Work continues in the fight against carp using the latest scientific knowledgePublished on Feb. 17, 2016
Dr. Elise Furlan, a Postdoctoral Research Fellow from the University of Canberra recently returned to Tasmania, to continue her work in environmental DNA detection.
Supported by the extensive data and knowledge of the Tasmanian Carp Management Program, the team led Dr. Furlan to known carp locations in Lake Sorell and past carp sites in Lake Crescent.
Water samples were taken daily at various sites around both lakes, which were then filtered to trap DNA on the filter paper. This work will highlight how many water samples must be taken before a conclusion can be made that carp are present or absent in a waterway.
Both lakes were ideal for these trials due to their large sizes and isolation. There are no carp sites in Lake Crescent so it was obviously used as a control. Lake Sorell was suitable for the eDNA trials as it is a contained system where no introduction or emigration of carp occurs, which means an accurate estimate of density is possible. The low density of carp in a comparatively large water body is also a unique situation, and is good test of eDNA sensitivity. Dr. Furlan has conducted trials in detection sensitivity in mainland carp populations, but these areas all had high densities of carp.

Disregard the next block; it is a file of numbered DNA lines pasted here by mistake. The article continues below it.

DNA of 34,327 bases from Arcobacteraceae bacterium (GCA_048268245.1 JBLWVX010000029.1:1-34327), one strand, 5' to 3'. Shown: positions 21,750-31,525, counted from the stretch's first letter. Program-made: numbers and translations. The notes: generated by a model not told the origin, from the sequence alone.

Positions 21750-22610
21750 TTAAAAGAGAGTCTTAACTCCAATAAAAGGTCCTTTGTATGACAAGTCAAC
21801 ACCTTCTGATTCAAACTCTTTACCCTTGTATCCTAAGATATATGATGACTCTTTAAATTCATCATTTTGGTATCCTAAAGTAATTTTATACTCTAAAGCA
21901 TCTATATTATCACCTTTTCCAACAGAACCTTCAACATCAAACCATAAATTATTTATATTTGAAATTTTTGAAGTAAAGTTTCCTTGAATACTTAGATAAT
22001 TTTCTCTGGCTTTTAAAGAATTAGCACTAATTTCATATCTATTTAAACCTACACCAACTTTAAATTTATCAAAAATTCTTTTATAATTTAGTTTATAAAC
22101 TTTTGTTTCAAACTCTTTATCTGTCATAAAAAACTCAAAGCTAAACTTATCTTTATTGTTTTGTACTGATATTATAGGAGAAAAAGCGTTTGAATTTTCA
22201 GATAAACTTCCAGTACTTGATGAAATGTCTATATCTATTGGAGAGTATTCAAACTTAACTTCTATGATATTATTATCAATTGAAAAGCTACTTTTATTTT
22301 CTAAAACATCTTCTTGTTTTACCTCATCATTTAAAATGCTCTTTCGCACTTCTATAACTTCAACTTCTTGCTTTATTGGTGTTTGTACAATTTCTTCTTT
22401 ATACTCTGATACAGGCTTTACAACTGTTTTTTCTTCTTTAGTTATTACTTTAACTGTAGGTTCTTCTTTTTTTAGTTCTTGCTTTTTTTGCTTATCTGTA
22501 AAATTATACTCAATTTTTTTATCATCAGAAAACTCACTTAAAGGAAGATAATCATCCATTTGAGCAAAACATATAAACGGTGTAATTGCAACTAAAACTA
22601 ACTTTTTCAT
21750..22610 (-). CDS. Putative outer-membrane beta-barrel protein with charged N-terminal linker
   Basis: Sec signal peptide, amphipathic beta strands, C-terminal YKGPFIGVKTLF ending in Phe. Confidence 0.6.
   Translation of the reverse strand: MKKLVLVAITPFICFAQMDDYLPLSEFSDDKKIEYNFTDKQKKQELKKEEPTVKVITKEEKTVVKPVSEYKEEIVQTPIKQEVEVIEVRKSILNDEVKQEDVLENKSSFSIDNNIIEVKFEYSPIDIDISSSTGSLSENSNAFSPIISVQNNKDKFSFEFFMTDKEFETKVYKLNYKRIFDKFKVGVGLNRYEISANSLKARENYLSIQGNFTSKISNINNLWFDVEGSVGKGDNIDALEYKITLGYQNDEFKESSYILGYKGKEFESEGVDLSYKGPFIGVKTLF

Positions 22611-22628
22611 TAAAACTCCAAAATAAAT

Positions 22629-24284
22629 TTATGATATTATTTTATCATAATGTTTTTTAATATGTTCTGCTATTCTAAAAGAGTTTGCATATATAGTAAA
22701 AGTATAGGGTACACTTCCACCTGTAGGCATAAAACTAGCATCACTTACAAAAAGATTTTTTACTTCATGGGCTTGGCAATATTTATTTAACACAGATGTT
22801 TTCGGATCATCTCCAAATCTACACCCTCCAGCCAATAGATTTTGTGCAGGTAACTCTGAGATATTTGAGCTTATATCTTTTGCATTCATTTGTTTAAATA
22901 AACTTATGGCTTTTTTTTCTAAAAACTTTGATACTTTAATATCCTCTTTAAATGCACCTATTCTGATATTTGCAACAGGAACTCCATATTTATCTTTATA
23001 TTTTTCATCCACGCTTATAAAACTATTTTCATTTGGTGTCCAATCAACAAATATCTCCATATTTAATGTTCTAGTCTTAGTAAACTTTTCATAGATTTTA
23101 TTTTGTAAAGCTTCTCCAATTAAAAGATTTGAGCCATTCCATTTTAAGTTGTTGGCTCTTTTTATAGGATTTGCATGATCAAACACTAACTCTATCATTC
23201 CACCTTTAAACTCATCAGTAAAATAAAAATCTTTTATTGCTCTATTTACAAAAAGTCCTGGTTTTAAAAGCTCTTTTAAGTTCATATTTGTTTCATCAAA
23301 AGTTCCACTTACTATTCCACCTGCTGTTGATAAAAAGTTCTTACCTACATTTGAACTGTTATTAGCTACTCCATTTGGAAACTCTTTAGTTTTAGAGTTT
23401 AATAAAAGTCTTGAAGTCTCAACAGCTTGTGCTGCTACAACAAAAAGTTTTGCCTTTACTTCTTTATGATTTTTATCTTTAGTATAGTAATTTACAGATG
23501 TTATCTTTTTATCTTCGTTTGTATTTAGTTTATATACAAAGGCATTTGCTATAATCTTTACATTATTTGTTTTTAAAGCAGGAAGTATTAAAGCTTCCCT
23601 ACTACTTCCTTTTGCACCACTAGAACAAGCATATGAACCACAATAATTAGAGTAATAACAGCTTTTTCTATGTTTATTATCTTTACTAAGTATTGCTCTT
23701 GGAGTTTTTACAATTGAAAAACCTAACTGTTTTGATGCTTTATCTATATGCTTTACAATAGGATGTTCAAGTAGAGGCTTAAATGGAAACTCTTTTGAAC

If successful, this technique would be useful for confirming the presence of carp and other species in suspected waters while populations are small, as well as being a complementary technique for confirming the eradication of species from waters.